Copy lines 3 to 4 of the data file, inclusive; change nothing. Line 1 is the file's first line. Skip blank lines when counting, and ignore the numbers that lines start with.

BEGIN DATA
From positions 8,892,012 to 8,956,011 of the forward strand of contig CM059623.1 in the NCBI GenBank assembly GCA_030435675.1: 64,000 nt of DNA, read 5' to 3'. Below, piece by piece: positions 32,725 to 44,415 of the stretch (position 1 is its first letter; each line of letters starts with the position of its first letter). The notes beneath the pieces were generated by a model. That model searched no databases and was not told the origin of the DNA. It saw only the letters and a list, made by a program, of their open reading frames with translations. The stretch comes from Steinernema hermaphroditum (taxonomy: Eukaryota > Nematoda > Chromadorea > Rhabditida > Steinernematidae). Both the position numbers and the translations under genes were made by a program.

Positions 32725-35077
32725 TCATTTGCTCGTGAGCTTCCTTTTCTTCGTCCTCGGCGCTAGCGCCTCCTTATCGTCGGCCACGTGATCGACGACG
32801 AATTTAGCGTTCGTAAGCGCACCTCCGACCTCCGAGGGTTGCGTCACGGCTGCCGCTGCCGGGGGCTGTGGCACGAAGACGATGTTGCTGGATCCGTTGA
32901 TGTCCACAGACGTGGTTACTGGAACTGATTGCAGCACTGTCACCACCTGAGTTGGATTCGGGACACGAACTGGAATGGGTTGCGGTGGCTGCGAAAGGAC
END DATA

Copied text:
32725 TCATTTGCTCGTGAGCTTCCTTTTCTTCGTCCTCGGCGCTAGCGCCTCCTTATCGTCGGCCACGTGATCGACGACG
32801 AATTTAGCGTTCGTAAGCGCACCTCCGACCTCCGAGGGTTGCGTCACGGCTGCCGCTGCCGGGGGCTGTGGCACGAAGACGATGTTGCTGGATCCGTTGA